IAF likely to boost Romania training

Despite crash, there is a need to improve mountainous terrain flying.

IAF helicopter 311 (photo credit: Courtesy)
IAF helicopter 311
(photo credit: Courtesy)
Israel and Romania have begun talks about future joint training exercises despite last week’s helicopter disaster in the Carpathian Mountains that killed six Israel Air Force servicemen and one Romanian officer.
Assessments are that the IAF will increase its future training deployments in Romania because, if the crash was caused by human error, as the initial findings suggest, there is a need to improve the ability of Israeli pilots to fly in mountainous terrain like that in Romania.
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The specific exercise in which the IAF Sikorsky CH-53 Sea Stallion (Yasour) helicopter crashed last Monday was meant to simulate a search-and-rescue mission in unfamiliar terrain.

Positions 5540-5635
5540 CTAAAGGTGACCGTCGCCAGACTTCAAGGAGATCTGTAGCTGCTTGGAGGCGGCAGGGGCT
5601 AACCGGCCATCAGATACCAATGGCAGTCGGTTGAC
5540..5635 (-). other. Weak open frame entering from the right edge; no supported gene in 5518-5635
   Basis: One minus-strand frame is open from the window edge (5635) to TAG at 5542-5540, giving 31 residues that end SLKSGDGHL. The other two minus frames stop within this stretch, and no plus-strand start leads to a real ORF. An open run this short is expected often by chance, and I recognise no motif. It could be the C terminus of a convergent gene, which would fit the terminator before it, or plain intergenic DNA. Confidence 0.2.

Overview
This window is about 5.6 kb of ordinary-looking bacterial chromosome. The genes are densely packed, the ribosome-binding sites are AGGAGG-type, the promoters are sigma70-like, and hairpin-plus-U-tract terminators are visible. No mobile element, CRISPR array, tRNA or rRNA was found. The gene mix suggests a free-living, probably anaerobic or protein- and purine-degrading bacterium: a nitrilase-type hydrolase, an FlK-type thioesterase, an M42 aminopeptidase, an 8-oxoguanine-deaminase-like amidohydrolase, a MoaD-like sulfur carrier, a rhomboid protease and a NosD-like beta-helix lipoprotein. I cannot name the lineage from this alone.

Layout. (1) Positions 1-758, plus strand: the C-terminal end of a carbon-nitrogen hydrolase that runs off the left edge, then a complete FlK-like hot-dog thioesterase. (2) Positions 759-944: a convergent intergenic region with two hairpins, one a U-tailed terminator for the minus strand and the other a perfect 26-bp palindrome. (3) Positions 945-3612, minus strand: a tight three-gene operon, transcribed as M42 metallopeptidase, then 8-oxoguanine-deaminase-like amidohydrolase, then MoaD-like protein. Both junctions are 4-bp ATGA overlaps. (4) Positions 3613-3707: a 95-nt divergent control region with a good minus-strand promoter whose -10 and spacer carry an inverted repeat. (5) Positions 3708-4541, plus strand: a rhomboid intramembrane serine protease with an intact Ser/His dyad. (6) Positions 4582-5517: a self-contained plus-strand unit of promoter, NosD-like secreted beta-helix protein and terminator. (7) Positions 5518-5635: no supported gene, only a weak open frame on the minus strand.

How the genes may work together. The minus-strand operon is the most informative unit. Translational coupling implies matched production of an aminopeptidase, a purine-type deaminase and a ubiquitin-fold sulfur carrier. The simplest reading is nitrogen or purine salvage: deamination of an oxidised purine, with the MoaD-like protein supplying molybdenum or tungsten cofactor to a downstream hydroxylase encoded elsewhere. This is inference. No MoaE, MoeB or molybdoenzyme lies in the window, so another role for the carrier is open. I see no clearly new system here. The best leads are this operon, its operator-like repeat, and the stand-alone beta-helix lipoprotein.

The Carpathian Mountains are known for their high peaks, unstable weather and dense forests, conditions that Israeli pilots do not frequently train in.
On Friday, the IAF team looking into the reasons for the disaster returned to Israel and began studying the wreckage recovered from the crash site and deemed vital for the investigation. The helicopter’s black box was recovered shortly after the crash but was severely damaged; it is still unclear if it will be able to provide investigators with information regarding the cause of the crash.
While investigators are leaning toward the possibility of human error, they are also looking into reports that the same helicopter had experienced a malfunction a week earlier during a training flight in Romania. The helicopter was fixed at the time and it is still unclear if the crash was related to the initial malfunction.
Israel and Romania began training together in 2006, when then-defense minister Shaul Mofaz signed a five-year agreement with his Romanian counterpart that formalized ties and enabled the IAF to deploy aircraft and soldiers for training there.